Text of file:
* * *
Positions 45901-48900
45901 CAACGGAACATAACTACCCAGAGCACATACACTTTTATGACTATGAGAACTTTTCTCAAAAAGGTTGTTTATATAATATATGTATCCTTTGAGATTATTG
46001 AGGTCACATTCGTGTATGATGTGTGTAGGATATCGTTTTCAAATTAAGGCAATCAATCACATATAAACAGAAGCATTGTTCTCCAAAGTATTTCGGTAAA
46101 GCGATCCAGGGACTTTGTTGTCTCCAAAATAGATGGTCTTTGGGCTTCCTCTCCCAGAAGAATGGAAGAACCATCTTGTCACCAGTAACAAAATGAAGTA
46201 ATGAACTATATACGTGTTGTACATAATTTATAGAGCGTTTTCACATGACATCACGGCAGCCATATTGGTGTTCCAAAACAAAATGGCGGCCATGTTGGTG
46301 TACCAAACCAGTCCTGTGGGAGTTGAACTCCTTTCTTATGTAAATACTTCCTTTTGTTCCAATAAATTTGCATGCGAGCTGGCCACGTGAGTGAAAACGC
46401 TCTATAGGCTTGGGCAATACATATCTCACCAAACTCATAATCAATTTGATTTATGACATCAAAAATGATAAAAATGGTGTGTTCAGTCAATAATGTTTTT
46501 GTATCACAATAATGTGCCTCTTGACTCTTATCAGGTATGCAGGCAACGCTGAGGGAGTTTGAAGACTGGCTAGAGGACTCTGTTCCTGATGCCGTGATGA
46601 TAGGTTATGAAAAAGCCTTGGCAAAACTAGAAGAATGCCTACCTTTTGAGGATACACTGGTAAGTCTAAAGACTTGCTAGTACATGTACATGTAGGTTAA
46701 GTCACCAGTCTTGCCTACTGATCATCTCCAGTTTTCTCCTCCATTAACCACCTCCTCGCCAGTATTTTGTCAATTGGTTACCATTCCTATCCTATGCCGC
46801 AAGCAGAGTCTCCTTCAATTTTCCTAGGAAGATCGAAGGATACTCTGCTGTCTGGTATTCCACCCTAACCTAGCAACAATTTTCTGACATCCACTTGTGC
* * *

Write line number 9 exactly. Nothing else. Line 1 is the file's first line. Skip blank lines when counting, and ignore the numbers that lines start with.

46601 TAGGTTATGAAAAAGCCTTGGCAAAACTAGAAGAATGCCTACCTTTTGAGGATACACTGGTAAGTCTAAAGACTTGCTAGTACATGTACATGTAGGTTAA